Good order and discipline

  • Published
  • By Col. Alejandro Ganster and Chief Master Sgt. Daniel Stein
  • 17th Training Group

“Discipline is the soul of an army,” said Gen. George Washington. “It makes small numbers formidable; procures success to the weak, and esteem to all.” These powerful words were captured in his July 29, 1757, Instructions to Company Captains speech. Not surprisingly, the wisdom of Washington’s words have not changed over time.

Today, much like in 1757, good order and discipline is the fundamental building block of our military. Therefore, fostering good order and discipline through personal example and courageous leadership is the responsibility of every Airman. We must ensure that we continue to sustain and enforce the standards outlined in Air Force Iinstruction 1-1 Air Force Standards in order to ensure we set the conditions required for good order and discipline.

Although the majority of our Airmen continue to perform at the highest levels of excellence, a small percentage engage in irresponsible behavior that impacts the entire Goodfellow team. These breaches in good order and discipline violate the dignity and respect of our wingmen, erode Airman development, compromise safety and security and ultimately impacts readiness and combat capability at a time when the United States faces existential threats. This behavior will not be tolerated because we own good order and discipline.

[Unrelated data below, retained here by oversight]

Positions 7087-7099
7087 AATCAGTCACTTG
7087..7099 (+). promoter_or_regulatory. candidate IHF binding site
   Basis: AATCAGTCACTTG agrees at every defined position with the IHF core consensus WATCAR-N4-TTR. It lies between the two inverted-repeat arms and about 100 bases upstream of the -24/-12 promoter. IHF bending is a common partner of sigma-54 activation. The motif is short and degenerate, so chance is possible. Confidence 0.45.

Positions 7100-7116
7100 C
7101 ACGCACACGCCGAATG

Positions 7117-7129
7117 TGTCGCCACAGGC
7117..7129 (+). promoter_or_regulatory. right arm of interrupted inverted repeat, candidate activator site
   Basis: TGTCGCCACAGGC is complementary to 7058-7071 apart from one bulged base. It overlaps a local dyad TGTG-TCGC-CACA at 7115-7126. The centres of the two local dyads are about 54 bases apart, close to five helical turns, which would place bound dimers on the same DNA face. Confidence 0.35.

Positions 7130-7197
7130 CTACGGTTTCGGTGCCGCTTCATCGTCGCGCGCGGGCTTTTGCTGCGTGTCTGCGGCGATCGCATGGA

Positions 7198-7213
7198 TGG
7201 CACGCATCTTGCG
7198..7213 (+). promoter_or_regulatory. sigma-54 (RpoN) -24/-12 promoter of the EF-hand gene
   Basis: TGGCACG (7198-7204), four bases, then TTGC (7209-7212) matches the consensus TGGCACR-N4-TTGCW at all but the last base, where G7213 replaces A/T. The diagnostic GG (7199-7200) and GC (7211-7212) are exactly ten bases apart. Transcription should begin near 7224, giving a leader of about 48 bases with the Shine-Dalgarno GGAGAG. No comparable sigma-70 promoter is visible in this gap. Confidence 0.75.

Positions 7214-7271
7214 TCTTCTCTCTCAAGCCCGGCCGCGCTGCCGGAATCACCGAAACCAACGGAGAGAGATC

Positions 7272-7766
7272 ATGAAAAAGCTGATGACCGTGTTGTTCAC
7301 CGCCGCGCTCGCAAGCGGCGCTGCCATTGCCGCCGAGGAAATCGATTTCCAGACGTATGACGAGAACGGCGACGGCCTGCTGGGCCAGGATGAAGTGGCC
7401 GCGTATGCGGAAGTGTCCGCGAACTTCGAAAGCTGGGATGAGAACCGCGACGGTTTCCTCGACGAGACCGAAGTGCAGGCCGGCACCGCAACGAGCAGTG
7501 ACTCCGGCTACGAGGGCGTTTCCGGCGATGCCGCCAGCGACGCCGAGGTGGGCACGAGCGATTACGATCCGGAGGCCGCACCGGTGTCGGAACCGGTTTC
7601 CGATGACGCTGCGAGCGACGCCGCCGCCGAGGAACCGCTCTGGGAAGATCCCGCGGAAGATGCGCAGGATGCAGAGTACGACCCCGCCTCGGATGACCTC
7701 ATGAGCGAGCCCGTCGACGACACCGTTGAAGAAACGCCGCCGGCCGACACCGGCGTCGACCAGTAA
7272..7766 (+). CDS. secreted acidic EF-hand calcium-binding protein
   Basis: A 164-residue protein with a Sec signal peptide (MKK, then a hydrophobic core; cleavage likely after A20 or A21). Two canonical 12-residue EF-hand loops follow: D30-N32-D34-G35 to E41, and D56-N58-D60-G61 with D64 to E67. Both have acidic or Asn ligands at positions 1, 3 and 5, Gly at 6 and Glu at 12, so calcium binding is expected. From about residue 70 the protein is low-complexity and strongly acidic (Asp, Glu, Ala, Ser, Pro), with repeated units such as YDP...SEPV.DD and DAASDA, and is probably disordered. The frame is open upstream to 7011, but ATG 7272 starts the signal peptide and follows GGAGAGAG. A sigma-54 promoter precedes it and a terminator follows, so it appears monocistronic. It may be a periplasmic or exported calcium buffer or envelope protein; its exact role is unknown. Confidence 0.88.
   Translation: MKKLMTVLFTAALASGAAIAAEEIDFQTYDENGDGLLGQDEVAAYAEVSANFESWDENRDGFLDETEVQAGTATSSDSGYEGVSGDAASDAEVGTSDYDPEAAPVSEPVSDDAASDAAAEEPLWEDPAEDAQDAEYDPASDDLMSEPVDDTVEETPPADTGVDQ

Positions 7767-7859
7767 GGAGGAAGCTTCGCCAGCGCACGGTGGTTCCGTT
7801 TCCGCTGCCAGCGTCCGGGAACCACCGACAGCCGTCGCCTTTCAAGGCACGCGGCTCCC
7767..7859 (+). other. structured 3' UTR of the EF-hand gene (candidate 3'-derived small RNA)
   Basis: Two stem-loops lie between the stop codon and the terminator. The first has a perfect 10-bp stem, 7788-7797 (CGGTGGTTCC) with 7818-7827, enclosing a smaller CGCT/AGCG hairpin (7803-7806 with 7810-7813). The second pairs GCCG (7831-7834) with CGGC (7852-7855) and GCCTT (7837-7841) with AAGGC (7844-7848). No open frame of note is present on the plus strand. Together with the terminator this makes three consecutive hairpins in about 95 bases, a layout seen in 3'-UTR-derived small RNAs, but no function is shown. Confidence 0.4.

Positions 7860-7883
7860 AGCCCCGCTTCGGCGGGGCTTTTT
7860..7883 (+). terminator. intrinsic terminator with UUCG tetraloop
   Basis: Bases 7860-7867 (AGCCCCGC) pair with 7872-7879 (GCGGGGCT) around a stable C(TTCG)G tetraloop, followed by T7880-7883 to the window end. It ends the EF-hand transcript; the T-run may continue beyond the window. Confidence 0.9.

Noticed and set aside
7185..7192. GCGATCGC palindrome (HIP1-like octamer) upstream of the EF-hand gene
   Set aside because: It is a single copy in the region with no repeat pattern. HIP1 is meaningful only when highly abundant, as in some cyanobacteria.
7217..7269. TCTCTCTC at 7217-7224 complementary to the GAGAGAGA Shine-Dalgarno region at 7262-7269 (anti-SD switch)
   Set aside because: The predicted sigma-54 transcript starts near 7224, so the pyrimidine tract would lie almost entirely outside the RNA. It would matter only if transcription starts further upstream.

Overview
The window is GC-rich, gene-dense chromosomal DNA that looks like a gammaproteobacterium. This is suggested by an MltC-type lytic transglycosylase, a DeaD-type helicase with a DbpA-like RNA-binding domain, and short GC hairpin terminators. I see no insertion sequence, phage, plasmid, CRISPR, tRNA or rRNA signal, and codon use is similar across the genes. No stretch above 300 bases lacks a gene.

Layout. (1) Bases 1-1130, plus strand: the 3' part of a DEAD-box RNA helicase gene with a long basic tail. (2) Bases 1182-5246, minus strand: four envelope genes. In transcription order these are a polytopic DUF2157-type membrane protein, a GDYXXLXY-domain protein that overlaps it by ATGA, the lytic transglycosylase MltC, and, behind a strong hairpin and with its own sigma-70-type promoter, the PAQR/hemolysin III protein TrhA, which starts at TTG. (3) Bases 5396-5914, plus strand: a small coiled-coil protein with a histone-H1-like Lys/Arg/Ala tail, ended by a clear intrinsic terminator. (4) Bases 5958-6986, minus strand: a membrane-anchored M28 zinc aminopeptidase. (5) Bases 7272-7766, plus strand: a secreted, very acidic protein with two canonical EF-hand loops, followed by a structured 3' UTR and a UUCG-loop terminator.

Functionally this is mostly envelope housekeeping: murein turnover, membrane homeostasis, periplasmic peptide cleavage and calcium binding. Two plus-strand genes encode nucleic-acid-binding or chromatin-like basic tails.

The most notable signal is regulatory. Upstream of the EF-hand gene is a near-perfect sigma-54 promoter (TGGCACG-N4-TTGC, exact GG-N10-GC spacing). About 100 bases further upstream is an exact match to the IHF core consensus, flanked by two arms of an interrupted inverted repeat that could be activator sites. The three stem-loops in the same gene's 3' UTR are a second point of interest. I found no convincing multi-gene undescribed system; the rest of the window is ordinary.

As a training base, our entire permanent party staff is charged with the duty to actively participate in the development of our Airmen trainees. I am convinced Airman development is a journey that extends beyond basic military training and continues during technical training. I commend the men and women of the 17th Training Wing for their commitment to the Airmen that represent the future of our Air Force; together there is nothing we are unable to achieve.

Peer leadership is hard. We are exceedingly proud of our Airman leaders for their service in pursuit of good order and discipline. It has been said that good order and discipline in the ranks is maintained by those willing to step in and rescue those in need, Airman or not, regardless of the consequences.

We will continue to lead by example as well as mentor and hold our Airmen accountable for their actions. I want our Airmen to understand they are responsible for their behavior. I also want to thank our leaders, at all levels, for their unwavering commitment to prepare our Airmen to fly, fight and win. The Chief and I are grateful and proud to serve with you as we, as a team, continue to train, develop and inspire our Airmen far beyond the training day.